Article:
7 Things I Learned From The TechCrunch Party
(and I wasn’t even there)
1. Silicon Valley and Seattle are *nothing* alike from a cultural standpoint. Sure they both have thriving tech industries, but that’s where the similarities end. There is SO much more of the shmooze factor in San Francisco, and it’s becoming more and more obvious with each passing Foo Camp, Bar Camp, TechCrunch Party, and <insert catchy name here> Conference. Shmoozing is great, and I’m not disparaging events like this at all, but it really puts into perspective how much of a stage Silicon Valley is on. In Seattle, we seem to go about our work with much less showmanship, marketing, and social presence. Anybody else from either Seattle or S.F. notice this?
2. Michael Arrington is definitely the fastest rising market maker in the tech world right now. Think Mossberg with a younger target audience. He is also not a racist… just ask Scrivs. :)
4. I admire a man who feels comfortable inviting hundreds of people, a lot of which he doesn’t even know, to party at his house. I’ve had parties of 30 which got out of control. I can’t imagine the potential liability if the wrong sorts of people were to show up.
5. It would seem to me that Robert Scoble and Shel Israel definitely got their money’s worth of publicity for this event. Heck, I’m not even sure if they actually paid a penny for it given the other sponsors who jumped on board. In exchange for perhaps only their presence, they were able to get their new book “Naked Conversations” in front of just about every shmoozer in Silicon Valley… plus all of Michael’s numerous readers. Now *that’s* a great PR effort.
6. I hate to say it, especially given my position as CEO of a news startup, but the tech world in another bubble. Over the last several months, some have made similar assessments only to temper them with the observation that much less money is going in so much less money will be lost, but I’ve seen some flat-out ridiculous companies getting flat-out ridiculous rounds of financing lately. I’m not one to publicly disparage the efforts of others so I won’t name any names, but DAMN things are getting frothy! I’m really not speaking about any investments under a few million dollars, because let’s face it, that sort of money can and should be thrown into speculative investments from time to time, but I’m talking more in the high seven to eight figure range, and hell, even the mid nine figure range (see: MySpace). Seeing expectations build up to these levels scares me a bit because I’ve always seen the internet as creating *more* efficient markets, and not *less* efficient ones. More efficient markets mean less cost to consumers and less margins to producers. The only way for producers to make up for this is in increased quantity and alternative monetization models. I’m just not sure there is as big of a net gain for most producers as some people would have you believe. I do believe the little guy gets a lot more power in this model, but I’m skeptical that the big guy even gets better at all.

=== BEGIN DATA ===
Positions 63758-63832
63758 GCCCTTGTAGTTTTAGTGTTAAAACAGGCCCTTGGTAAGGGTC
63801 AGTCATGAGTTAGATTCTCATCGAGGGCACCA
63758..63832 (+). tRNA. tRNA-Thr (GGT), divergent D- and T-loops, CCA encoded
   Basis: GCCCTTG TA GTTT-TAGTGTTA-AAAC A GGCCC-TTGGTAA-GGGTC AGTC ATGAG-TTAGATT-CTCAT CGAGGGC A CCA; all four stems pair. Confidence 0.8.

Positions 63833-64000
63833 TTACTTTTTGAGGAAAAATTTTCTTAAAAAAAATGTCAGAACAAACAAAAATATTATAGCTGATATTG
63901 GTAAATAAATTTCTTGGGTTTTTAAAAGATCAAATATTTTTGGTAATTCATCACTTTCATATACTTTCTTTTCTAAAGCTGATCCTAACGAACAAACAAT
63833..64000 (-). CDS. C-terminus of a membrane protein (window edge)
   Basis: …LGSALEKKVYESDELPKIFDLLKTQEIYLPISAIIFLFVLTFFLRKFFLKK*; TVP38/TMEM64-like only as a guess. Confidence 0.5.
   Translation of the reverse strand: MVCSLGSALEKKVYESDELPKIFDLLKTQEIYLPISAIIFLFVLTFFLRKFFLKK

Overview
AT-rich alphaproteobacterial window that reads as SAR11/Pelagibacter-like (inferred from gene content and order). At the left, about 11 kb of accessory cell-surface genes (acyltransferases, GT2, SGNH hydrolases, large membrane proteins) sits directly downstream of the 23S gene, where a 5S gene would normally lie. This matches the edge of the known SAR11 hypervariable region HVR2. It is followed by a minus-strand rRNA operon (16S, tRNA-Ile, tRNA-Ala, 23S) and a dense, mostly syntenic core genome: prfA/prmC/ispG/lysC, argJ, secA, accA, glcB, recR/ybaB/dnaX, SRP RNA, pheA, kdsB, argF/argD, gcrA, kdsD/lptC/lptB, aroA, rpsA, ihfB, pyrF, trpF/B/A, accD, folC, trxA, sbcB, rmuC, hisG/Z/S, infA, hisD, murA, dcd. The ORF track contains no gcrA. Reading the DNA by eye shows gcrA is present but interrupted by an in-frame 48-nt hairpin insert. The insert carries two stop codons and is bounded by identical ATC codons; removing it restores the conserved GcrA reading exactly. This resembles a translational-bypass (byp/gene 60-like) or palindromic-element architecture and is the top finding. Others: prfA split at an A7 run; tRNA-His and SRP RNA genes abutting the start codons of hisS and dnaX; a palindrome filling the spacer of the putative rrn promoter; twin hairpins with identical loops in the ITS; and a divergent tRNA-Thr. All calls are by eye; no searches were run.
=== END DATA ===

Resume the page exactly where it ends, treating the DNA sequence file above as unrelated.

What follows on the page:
7. Stowe Boyd always seemed like a cool guy to me and I was happy to find out that he passed out on the couch after the party (with the hat on of course). Hard partying always leads to a good night’s sleep.